Liabilities - Capital And Operating Leases

Lease Classification
Note: For clarity, the classification of a lease should be considered on an item by item basis and not grouped together. In addition, the classification should be determined at the time of the commitment or signing of the lease which may or may not coincide with the date that the lessee actually receives the physical asset.

A lessee (the company leasing equipment) should classify a lease transaction as a capital lease if it is non-cancelable and if one or more of the four classification criteria are met:

  • The agreement specifies that ownership of the asset transfers to the lessee.
  • The agreement contains a bargain purchase option.
  • The non-cancelable lease term is equal to 75% or more of the expected economic life of the asset.
  • The present value of the minimum lease payments is equal to or greater than 90% of the fair value of the asset.

If none of these criteria are met, the lease can be classified as an operating lease.

Choosing Capital and Operating Leases
Most companies will want to classify their leases as operating leases because they can provide a company with the following:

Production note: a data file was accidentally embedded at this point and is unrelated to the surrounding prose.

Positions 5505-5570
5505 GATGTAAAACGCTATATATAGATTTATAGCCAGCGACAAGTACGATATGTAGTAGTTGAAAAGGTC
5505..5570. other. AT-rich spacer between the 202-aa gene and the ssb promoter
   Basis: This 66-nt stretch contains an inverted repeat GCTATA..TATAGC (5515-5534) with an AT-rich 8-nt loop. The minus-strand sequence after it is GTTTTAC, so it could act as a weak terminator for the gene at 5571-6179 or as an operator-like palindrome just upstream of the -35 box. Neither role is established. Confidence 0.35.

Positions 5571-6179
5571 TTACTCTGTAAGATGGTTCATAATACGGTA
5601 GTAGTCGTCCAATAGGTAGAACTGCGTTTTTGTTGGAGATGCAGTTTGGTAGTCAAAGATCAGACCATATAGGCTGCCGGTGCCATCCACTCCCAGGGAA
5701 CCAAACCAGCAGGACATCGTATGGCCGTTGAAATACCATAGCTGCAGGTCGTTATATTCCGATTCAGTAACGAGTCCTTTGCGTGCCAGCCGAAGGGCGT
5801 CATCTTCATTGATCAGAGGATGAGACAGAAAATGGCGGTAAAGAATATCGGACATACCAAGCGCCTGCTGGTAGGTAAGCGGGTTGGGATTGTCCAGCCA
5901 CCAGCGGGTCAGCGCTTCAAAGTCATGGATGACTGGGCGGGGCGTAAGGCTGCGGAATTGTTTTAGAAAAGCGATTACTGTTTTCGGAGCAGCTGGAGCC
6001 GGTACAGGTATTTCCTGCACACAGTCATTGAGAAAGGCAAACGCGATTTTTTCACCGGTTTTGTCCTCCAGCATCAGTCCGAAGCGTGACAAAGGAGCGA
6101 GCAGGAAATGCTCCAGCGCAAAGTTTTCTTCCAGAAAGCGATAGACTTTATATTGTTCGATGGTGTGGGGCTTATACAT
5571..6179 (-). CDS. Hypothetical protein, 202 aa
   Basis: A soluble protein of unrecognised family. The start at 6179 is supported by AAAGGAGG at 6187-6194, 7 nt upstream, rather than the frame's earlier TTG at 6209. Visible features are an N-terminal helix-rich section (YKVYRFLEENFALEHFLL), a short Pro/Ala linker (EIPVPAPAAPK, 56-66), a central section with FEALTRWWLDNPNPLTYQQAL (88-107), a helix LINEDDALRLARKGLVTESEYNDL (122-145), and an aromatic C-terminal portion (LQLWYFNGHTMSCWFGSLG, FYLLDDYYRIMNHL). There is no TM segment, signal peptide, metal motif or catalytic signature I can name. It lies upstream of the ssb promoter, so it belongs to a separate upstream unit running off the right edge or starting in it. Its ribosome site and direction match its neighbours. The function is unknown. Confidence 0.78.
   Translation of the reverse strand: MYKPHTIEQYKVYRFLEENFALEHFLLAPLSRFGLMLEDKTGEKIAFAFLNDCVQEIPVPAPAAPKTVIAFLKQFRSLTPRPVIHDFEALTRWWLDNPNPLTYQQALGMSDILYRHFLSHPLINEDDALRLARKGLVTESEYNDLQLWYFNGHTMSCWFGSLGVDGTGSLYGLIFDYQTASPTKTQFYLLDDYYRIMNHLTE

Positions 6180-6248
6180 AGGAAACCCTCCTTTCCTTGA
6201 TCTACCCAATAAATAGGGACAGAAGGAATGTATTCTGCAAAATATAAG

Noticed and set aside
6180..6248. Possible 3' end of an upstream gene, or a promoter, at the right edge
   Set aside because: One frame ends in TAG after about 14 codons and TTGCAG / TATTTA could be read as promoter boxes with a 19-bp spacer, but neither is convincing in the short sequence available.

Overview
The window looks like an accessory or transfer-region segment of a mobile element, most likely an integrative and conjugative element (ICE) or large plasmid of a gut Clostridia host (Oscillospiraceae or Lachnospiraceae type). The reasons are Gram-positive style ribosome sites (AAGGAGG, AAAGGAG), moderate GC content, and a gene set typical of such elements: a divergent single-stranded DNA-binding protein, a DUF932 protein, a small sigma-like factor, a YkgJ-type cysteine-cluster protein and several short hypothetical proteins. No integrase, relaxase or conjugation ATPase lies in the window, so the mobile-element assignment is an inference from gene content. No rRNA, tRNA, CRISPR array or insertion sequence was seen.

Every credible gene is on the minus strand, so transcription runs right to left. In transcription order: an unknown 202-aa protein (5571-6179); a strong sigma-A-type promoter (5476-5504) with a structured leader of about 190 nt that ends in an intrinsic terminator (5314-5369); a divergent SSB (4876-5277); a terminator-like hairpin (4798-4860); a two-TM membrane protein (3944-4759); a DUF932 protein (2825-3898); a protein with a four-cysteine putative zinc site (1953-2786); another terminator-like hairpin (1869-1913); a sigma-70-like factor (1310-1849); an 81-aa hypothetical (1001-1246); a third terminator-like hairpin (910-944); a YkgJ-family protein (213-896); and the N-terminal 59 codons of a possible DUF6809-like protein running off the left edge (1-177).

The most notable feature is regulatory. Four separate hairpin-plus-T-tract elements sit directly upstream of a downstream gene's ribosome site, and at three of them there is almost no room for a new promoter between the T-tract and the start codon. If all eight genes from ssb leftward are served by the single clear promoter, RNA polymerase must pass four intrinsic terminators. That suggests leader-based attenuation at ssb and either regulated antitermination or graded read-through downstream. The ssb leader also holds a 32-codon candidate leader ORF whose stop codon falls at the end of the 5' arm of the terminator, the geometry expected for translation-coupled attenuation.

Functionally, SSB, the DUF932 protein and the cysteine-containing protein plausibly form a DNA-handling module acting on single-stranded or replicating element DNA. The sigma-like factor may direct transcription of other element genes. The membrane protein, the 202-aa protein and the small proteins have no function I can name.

• Tax incentive
    • The tax benefit of owning an asset (depreciation expense) can be exploited best by transferring it to a party that has a higher tax bracket.
    • A firm with a lower tax bracket will have incentives to classify a lease as an operating lease.
    • A firm with a higher tax bracket will be more likely to classify a lease as a capital lease.
  • Non-tax incentives
    • If a lease is classified as an operating lease no assets or liabilities associated with the lease are recorded on the balance sheet. Since the company's asset base is reported lower the immediate benefit would be a higher ROA than it would display had it classified the lease as a capital lease requiring a higher asset base. It will also allow a company to display better solvency ratios such as debt-to-equity.
    • Operating leases create off-balance sheet financing because no liability is recorded on the balance sheet since no asset is recorded. The result is the company would display to its debt lenders better debt covenant ratios.
    • Some companies link management bonuses to specific ratios such as return on capital which creates even more incentives to lean towards operating classifications.

While there are significantly more incentives to classify leases as operating, there are a few benefits to using capitalization:

  • The lease expenses would reduce net income, thus potentially reducing a company's income tax expense and rates.

  • Operating cash flow will be higher under a capital lease because there is no operating lease expense.
Effects Of Capital Vs. Operating Leases
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